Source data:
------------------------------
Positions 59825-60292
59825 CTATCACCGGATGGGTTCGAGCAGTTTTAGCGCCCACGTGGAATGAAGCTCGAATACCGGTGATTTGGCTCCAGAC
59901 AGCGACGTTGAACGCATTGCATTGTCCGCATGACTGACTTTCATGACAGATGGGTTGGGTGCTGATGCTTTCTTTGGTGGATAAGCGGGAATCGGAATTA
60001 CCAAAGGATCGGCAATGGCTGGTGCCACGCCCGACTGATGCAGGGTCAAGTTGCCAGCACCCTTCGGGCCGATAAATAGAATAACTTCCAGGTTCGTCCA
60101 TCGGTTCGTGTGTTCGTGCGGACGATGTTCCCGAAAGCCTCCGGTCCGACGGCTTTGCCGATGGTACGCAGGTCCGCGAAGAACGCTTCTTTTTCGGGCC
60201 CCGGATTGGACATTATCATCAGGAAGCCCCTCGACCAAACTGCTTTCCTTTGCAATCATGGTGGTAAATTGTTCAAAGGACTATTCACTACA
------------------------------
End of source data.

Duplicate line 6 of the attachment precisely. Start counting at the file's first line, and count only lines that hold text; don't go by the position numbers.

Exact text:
60201 CCGGATTGGACATTATCATCAGGAAGCCCCTCGACCAAACTGCTTTCCTTTGCAATCATGGTGGTAAATTGTTCAAAGGACTATTCACTACA